Study finds walnuts are key to healthful eating

By: Laura Newell, Of the Telegraph
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A new study showing the benefit of a Mediterranean-based diet has some local roots.

The New England Journal of Medicine recently published findings from the Spanish PREDIMED (PREvención con DIeta MEDiterranea) trial, reporting that a Mediterranean diet including nuts, primarily walnuts, reduced the risk of cardiovascular diseases including myocardial infarction, stroke or cardiovascular death by 30 percent and specifically reduced the risk of stroke by 49 percent when compared to a reference diet consisting of a low-fat diet.

The California Walnut Commission supplied the walnuts for the study, said Dennis Balint, chief executive officer. The California Walnut Commission office headquarters is located at 101 Parkshore Drive in Folsom.

Co-investigator Dr. Emilio Ros said the unique nutrient profile of walnuts may be a key factor responsible for the benefits reported in the PREDIMED study.

“In addition to being the only nut containing significant amounts of alpha-linolenic acid – the plant-based omega-3 fatty acid – walnuts offer numerous antioxidants and additional nutrients that, I believe, work together synergistically to produce their cardiovascular protective effect,” Ros said.  

The trial included 7,447 individuals, 55-80 years old, at high cardiovascular risk that were followed for an average of 4.8 years.

Balint, a Folsom resident, assumed his current position in 1995, heading the California Walnut Board and the California Walnut Commission. He joined the commission in 1987 as the marketing director and in 1993 assumed similar responsibilities for the board.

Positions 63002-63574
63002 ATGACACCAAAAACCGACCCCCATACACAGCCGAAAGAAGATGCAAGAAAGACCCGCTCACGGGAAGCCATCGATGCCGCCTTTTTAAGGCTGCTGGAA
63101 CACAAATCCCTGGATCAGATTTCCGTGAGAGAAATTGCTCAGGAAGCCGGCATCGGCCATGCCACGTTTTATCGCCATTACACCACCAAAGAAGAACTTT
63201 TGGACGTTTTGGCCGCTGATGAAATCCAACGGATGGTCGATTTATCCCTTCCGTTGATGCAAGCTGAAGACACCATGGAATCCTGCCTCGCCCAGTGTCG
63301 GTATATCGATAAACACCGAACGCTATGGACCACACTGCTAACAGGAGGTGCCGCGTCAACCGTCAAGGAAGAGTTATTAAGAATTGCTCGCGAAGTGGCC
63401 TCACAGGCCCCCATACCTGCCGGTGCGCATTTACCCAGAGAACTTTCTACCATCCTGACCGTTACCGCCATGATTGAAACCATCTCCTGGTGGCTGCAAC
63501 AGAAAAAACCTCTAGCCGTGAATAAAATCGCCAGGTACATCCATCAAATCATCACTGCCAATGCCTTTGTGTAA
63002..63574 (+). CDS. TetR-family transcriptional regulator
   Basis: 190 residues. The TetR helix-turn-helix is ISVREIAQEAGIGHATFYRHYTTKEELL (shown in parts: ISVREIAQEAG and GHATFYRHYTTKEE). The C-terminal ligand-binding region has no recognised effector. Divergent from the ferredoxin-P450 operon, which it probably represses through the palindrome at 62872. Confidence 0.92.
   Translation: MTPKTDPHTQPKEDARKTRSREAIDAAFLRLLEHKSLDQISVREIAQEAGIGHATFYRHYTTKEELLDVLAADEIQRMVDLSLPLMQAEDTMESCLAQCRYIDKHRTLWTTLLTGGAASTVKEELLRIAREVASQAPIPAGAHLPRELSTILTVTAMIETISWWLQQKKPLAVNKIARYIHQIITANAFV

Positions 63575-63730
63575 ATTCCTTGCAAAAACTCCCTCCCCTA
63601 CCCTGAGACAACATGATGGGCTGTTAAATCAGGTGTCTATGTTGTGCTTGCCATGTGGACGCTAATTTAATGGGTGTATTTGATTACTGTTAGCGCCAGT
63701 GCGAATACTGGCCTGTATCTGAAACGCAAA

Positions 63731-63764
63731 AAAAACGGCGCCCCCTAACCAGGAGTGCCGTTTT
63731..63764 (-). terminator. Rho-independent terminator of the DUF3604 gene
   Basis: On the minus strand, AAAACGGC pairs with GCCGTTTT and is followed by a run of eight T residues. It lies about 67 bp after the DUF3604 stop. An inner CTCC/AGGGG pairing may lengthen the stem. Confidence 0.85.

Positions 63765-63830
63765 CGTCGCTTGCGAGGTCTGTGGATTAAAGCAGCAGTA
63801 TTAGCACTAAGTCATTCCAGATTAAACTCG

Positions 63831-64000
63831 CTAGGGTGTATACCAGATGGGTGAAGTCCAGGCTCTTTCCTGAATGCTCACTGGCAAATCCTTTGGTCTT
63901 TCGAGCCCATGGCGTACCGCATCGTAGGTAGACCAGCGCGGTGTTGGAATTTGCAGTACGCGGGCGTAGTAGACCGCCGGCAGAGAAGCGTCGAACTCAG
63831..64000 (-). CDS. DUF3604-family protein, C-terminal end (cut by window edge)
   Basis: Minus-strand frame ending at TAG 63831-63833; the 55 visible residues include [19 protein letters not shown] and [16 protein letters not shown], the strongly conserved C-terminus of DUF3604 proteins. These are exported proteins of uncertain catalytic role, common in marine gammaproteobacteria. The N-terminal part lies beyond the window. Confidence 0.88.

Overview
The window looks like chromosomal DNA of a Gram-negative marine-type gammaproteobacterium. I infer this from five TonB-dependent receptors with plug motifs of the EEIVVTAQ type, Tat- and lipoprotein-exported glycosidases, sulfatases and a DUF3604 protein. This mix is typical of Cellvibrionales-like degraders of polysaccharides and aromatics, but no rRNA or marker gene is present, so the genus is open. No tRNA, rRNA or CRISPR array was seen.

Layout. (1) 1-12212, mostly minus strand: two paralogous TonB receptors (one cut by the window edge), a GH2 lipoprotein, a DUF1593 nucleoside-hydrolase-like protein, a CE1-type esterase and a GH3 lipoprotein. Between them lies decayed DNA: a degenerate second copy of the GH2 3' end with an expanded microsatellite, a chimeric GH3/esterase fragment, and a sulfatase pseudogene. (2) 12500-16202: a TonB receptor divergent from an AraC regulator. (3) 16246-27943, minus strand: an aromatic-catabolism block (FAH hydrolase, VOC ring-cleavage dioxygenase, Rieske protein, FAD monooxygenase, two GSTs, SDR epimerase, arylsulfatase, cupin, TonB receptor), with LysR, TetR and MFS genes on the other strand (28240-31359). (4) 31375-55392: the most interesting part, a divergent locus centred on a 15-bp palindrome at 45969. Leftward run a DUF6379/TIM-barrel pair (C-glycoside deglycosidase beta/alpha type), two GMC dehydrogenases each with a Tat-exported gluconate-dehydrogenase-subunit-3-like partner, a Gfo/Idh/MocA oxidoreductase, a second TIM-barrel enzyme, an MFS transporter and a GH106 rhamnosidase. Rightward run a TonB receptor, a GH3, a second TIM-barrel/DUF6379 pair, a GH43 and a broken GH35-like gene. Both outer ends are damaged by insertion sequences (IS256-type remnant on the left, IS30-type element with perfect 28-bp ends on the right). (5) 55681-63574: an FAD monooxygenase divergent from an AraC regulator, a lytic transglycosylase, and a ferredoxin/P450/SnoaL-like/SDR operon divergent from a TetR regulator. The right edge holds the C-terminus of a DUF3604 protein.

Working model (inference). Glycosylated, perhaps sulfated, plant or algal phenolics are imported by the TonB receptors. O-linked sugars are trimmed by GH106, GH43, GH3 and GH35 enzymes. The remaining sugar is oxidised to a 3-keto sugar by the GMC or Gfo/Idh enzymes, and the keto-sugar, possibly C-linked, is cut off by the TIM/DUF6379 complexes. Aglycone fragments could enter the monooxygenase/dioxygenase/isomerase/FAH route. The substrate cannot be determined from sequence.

The two organizations represent more than 4,000 walnut growers in California, as well as 80 handlers who process, package and market California walnuts.

He said since moving their office to Folsom six years ago, many Folsom residents were hired and were able to be a part of the study.

In the Folsom office, employees work on production, irrigation and market research as well as foreign development and other areas to be as beneficial for the customer as possible, Balint said.

“I believe in this product in my heart of hearts,” Balint said. “I believe in this product and will stand by it.”

He said other health professionals also believe in walnuts including Mehmet Cengiz Oz, also known as Dr. Oz.

“This is an easy product to follow. When it’s real, it’s real,” Balint said.

He said this study will help people better understand the importance of walnuts.

“Walnuts were always considered an ingredient food for recipes like banana nut bread or a salad topper,” he said. “But with the popularity of healthful snacking, walnuts are seen as more of an individual ingredient or snack.”

He said the recommended daily serving for walnuts is about one ounce.

“This can easily be included into your daily routine,” he said. “Just keep a handful of walnuts in your desk drawer at work to snack on or even have them chopped up into your morning breakfast smoothie.”

For other walnut recipes and ideas, Balint suggests visiting the California Walnut Commission website for updated ideas.

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